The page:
Source: https://www.constructiondive.com, April 21, 2019
By: Kim Slowey
Some local activists also have opposed the project on the issue of damage to local waterways and to otherwise environmentally sensitive areas of the Hudson Valley region since it was first announced in 2017. Also, according to the Herald-Record, there is a pending legal action against the town of Goshen alleging officials conducted a substandard environmental review before allowing the project to move forward.
Consent decrees as they regard environmental issues are not always between public and private entities. In New York, the DEC, under a long-standing Order of Consent with the New York City Department of Environmental Protection (DEP), requires that the city agency reduce combined sewer overflows into public waterways and bodies of water like Long Island Sound.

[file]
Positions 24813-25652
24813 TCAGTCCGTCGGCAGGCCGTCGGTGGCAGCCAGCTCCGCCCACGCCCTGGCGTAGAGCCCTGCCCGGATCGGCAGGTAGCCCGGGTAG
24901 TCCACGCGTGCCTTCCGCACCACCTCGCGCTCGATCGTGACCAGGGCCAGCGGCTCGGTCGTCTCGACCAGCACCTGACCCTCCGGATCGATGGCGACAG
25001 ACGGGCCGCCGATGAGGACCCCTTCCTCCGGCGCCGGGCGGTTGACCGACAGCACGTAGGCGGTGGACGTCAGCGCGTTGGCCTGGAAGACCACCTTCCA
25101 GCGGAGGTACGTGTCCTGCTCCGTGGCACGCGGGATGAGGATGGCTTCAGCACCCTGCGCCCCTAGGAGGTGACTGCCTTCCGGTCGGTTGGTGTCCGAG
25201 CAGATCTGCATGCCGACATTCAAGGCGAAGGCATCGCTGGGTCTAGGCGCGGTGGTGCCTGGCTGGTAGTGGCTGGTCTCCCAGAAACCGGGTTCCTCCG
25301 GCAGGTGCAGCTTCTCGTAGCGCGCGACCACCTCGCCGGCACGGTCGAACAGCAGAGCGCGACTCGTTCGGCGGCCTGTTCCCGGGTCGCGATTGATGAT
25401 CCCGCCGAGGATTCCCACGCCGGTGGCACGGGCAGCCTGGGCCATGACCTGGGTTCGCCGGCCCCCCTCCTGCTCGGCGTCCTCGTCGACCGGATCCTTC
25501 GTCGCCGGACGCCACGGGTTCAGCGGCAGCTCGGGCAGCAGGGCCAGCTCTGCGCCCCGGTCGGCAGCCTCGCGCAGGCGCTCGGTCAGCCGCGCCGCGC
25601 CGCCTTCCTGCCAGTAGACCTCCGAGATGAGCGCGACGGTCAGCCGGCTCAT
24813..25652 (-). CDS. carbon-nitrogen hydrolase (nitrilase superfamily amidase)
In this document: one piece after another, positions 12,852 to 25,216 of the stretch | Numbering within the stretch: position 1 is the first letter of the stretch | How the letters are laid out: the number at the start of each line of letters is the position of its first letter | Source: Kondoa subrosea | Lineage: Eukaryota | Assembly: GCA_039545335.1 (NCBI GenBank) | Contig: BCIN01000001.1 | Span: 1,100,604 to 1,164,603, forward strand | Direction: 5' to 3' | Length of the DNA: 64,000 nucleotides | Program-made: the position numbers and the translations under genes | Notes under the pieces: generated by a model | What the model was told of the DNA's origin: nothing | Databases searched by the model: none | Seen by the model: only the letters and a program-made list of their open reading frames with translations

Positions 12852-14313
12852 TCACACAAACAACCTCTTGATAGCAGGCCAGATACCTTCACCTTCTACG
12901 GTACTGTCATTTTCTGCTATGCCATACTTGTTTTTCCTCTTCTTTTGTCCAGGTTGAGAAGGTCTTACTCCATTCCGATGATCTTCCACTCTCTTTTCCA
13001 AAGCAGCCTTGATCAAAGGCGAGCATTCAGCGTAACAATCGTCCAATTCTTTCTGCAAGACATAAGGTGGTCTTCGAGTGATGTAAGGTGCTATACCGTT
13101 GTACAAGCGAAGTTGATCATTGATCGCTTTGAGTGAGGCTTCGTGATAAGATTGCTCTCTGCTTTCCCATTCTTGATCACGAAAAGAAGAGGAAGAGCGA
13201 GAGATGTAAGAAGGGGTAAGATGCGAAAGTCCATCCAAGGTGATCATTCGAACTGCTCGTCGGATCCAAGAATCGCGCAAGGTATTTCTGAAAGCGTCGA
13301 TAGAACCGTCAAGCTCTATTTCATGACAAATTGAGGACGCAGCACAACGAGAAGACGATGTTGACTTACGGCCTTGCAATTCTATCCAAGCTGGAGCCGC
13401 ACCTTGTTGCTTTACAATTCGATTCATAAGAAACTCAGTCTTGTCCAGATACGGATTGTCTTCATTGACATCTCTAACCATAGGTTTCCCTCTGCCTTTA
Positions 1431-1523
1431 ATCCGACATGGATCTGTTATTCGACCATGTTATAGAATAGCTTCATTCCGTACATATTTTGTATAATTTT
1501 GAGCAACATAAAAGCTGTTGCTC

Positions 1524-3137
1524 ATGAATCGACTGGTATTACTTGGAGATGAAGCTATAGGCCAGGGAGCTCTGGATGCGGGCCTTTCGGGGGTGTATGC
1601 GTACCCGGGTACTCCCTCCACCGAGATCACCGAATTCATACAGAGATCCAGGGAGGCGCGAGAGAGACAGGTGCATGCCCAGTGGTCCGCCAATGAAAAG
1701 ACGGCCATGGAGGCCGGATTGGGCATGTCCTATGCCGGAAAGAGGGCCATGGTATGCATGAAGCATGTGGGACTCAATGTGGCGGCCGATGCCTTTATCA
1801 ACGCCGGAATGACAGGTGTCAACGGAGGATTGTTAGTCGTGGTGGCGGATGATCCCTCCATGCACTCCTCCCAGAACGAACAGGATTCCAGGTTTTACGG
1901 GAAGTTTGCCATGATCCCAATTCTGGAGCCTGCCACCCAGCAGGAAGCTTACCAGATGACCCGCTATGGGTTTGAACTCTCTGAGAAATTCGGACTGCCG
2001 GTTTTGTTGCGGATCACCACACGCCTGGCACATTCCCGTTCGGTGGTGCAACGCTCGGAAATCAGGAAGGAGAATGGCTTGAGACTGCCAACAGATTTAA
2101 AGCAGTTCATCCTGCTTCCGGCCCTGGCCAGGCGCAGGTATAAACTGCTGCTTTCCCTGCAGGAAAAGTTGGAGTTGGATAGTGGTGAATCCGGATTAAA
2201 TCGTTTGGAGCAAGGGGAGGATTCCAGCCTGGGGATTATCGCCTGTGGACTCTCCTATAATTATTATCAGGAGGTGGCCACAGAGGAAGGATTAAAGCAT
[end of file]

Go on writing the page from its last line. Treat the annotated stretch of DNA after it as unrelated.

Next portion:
At the federal level, the Environmental Protection Agency (EPA) also enters into these agreements with state and local agencies. Burns & McDonnell, along with local firm Bonton Associates, recently won a contract from the city of Shreveport, Louisiana, to oversee a $1 billion sewer system overhaul required under an EPA consent decree.
The agency initiated the action in 2009 after a series of sanitary sewer overflows in Shreveport. If the city makes the required updates according to the 12-year schedule, it will avoid further legal action from the EPA, as well as $500 to $2,500 per day in penalties.